Mary Baldwin seniors Harrison Pendleton and Sharayna Rao presented their senior thesis projects at the Reid Undergraduate Psychology Conference at the University of Virginia on April 21.
The competitive, annual conference highlights outstanding empirical research conducted by undergraduate scholars; student presentation formats are 15-minute research talks or posters.
Pendleton was accepted to the conference after applying with the rest of the senior psychology data collection students at MBU.
Focusing his research on current MBU freshmen and sophomore students, Pendleton looked for a clarification between alcohol use, adjustment, and academic performance. He examined 51 freshmen and sophomore students who reported drinking one or more alcoholic beverages a week.
“I wanted to know if one’s adjustment to college played a protective role between how much one’s drinking habits affected their GPA,” Pendleton explained.
His study shows a significant positive correlation between adjusting to college and GPA. Furthermore, Harrison’s research concluded that those in the study who had an easier time adjusting to college had higher GPA’s compared to those who had a more difficult time transitioning to undergraduate life, regardless of their drinking habits.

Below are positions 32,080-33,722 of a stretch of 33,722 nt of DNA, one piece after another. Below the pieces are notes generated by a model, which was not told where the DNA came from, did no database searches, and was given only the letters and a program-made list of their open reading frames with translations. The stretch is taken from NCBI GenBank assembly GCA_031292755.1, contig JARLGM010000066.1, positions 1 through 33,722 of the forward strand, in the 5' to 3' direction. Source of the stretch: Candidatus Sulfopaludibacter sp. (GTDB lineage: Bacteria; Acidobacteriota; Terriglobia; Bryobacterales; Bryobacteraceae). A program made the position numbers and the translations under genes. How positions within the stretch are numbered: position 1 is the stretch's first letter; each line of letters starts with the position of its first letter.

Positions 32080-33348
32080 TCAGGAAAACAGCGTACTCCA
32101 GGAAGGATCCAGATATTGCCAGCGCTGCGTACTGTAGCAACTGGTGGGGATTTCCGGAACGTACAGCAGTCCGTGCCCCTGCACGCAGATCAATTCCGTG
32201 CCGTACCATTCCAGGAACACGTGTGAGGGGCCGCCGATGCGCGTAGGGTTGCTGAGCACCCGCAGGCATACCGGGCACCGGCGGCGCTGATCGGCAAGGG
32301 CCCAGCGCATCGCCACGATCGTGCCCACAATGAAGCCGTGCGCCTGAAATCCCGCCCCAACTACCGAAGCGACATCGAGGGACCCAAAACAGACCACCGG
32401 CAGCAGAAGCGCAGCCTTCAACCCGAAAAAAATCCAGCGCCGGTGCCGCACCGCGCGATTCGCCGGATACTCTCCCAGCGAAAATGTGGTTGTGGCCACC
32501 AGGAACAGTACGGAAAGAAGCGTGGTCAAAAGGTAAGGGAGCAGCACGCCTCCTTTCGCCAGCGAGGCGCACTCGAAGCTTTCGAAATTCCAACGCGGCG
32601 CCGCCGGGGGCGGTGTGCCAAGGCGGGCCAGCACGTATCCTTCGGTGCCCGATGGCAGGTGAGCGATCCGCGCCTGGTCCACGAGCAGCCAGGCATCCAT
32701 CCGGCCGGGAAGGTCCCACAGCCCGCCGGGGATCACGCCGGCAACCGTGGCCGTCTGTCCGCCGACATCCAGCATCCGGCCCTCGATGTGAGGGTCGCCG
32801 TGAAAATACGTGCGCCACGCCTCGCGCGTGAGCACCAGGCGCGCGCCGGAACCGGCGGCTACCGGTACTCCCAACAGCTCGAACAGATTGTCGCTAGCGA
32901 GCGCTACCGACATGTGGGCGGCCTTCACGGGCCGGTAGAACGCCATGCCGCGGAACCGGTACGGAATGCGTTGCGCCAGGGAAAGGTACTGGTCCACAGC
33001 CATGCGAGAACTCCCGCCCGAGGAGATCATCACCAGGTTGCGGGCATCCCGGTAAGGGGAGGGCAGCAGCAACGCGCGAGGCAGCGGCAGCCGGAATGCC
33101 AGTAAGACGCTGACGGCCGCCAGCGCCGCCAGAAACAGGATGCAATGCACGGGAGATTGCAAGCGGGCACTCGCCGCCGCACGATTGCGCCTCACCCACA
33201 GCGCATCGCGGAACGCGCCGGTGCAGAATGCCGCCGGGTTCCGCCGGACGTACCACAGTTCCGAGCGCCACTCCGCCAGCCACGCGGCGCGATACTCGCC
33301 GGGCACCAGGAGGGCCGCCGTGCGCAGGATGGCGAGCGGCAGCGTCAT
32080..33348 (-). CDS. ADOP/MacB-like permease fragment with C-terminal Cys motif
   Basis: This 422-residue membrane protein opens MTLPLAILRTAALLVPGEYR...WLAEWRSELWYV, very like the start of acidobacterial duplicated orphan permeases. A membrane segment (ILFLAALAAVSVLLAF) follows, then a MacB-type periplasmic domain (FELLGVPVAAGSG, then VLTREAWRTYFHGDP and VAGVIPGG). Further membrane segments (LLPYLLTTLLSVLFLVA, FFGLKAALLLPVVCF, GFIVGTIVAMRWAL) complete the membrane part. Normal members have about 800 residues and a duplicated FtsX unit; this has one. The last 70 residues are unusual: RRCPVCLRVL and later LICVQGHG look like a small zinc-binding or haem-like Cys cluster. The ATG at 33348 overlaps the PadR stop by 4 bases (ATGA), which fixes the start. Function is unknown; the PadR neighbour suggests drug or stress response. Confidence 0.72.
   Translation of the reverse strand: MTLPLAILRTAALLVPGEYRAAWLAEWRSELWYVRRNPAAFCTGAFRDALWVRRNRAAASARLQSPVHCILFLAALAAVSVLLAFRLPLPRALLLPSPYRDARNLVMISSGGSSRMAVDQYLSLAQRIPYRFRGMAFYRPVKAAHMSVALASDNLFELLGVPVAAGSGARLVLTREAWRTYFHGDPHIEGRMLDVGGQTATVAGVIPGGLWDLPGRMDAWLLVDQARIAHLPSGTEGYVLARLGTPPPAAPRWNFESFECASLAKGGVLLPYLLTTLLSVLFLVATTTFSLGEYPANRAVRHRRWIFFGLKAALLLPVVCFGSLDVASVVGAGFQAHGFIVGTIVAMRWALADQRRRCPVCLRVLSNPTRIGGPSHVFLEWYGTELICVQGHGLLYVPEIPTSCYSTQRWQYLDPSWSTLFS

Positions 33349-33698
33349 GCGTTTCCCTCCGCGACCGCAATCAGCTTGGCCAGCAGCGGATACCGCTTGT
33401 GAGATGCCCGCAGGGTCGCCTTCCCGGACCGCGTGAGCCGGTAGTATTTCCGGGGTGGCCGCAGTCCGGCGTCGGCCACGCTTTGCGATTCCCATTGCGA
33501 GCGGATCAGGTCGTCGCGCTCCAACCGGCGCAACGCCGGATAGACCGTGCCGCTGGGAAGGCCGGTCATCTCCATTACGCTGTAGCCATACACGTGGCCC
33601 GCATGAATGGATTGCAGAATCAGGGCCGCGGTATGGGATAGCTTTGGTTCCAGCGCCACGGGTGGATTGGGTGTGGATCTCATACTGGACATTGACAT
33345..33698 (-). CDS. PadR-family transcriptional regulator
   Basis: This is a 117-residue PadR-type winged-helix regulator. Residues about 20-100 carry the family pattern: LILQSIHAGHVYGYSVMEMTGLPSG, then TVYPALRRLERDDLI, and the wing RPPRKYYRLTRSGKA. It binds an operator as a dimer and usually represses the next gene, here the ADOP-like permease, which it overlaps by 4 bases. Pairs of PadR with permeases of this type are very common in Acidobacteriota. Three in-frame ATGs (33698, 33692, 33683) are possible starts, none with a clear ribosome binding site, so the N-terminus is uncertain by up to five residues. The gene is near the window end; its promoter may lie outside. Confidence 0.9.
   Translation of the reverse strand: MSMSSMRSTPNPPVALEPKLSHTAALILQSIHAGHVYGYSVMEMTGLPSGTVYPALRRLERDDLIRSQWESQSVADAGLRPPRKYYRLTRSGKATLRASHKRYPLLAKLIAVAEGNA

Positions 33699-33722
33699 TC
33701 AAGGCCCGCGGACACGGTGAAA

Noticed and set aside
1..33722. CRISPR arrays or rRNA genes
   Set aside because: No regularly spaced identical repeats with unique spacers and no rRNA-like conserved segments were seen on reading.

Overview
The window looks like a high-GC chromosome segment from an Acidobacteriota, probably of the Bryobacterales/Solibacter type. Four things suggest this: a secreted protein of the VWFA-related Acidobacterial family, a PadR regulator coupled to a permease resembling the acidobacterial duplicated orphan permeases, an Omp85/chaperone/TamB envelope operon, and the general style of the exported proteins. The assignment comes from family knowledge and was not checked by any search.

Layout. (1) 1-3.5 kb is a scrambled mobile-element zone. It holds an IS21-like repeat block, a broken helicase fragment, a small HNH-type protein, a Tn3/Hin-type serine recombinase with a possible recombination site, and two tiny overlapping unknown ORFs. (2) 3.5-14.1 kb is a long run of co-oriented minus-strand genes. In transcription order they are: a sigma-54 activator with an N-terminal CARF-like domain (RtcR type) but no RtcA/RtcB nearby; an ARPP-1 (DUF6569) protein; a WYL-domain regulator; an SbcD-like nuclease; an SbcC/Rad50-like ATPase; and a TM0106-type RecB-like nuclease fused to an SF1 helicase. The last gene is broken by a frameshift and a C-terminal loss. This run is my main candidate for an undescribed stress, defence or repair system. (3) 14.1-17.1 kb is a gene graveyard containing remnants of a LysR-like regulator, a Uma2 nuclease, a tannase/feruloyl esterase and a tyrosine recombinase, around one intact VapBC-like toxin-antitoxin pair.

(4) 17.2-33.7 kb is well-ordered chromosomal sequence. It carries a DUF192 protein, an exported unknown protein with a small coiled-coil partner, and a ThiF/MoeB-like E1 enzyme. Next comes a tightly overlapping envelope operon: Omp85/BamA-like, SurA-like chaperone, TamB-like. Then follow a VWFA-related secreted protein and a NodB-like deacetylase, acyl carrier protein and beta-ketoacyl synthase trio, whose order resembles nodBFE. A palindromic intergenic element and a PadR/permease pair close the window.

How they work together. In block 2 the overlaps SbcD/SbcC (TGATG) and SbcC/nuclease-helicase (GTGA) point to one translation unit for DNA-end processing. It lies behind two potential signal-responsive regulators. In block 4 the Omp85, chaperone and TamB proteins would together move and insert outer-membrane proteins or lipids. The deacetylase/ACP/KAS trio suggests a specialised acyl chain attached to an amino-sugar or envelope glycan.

“I have always been interested in the factors that aid or prevent students from reaching their highest potential academically,” Pendleton said. “Freshmen and sophomore students, being dropped in such a new and different environment interested me most, due to my previous work as a peer advisor.”
Pendleton believes studies like his can help to aid college retention giving institutions the tools to help new students adjust better to the university environment.
Rao presented a poster at the conference and defended her thesis, “Section 377 and Well-Being: Minority Stress in Indian Sexual Minorities under Homophobic Legislation.” Her thesis project — a quasi-experiment in the form of an online, anonymous survey — studied the relationship between a discriminatory Indian law (Section 377), and the mental health of Indian sexual minorities in terms of concealment stress, sense of belonging to the community, and depression.
According to Rao, Section 377, an anti-sodomy law that dates back to the British-colonial era, was declared constitutional by the Indian Supreme Court in 2013. She designed her project as a response to this legal decision.
“I also designed this project on the fact that there is very little empirical literature on Indian sexual minorities,” Rao said.
In December Rao received a $1,400 research grant from Psi Chi, an international psychology honor society, that has allowed her to work with several non-governmental organizations in India to recruit participants for the study.
The final sample size for the research project was 214 participants, with 65 percent identifying as a sexual minority. Rao will present her research at MBU’s Capstone Festival next week.
“The fact that Section 377 is used within the Indian system to target gender and sexual minorities is a question of human rights to me,”Rao said, “and that matters to me greatly as a researcher and an individual.”